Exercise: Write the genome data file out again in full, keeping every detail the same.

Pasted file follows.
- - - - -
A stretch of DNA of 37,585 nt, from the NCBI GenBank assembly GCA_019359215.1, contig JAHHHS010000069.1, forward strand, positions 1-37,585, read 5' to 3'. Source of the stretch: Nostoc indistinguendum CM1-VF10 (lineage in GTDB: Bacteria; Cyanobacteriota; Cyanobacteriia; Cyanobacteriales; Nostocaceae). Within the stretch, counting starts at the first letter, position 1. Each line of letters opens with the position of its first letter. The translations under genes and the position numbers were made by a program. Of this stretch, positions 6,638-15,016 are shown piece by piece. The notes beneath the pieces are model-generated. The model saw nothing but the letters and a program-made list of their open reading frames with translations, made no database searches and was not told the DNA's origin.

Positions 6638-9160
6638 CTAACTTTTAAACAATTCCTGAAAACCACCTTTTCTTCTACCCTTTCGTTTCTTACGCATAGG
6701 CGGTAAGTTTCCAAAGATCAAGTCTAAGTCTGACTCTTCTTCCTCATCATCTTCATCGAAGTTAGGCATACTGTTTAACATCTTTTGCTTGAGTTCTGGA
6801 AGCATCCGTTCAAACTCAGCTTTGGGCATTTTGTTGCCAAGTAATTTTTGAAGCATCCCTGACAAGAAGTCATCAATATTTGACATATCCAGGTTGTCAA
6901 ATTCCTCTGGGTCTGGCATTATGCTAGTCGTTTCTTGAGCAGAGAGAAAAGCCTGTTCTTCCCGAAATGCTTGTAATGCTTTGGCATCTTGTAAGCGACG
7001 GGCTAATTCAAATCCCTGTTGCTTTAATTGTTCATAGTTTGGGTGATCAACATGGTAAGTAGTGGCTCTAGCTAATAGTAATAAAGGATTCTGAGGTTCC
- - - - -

A stretch of DNA of 37,585 nt, from the NCBI GenBank assembly GCA_019359215.1, contig JAHHHS010000069.1, forward strand, positions 1-37,585, read 5' to 3'. Source of the stretch: Nostoc indistinguendum CM1-VF10 (lineage in GTDB: Bacteria; Cyanobacteriota; Cyanobacteriia; Cyanobacteriales; Nostocaceae). Within the stretch, counting starts at the first letter, position 1. Each line of letters opens with the position of its first letter. The translations under genes and the position numbers were made by a program. Of this stretch, positions 6,638-15,016 are shown piece by piece. The notes beneath the pieces are model-generated. The model saw nothing but the letters and a program-made list of their open reading frames with translations, made no database searches and was not told the DNA's origin.

Positions 6638-9160
6638 CTAACTTTTAAACAATTCCTGAAAACCACCTTTTCTTCTACCCTTTCGTTTCTTACGCATAGG
6701 CGGTAAGTTTCCAAAGATCAAGTCTAAGTCTGACTCTTCTTCCTCATCATCTTCATCGAAGTTAGGCATACTGTTTAACATCTTTTGCTTGAGTTCTGGA
6801 AGCATCCGTTCAAACTCAGCTTTGGGCATTTTGTTGCCAAGTAATTTTTGAAGCATCCCTGACAAGAAGTCATCAATATTTGACATATCCAGGTTGTCAA
6901 ATTCCTCTGGGTCTGGCATTATGCTAGTCGTTTCTTGAGCAGAGAGAAAAGCCTGTTCTTCCCGAAATGCTTGTAATGCTTTGGCATCTTGTAAGCGACG
7001 GGCTAATTCAAATCCCTGTTGCTTTAATTGTTCATAGTTTGGGTGATCAACATGGTAAGTAGTGGCTCTAGCTAATAGTAATAAAGGATTCTGAGGTTCC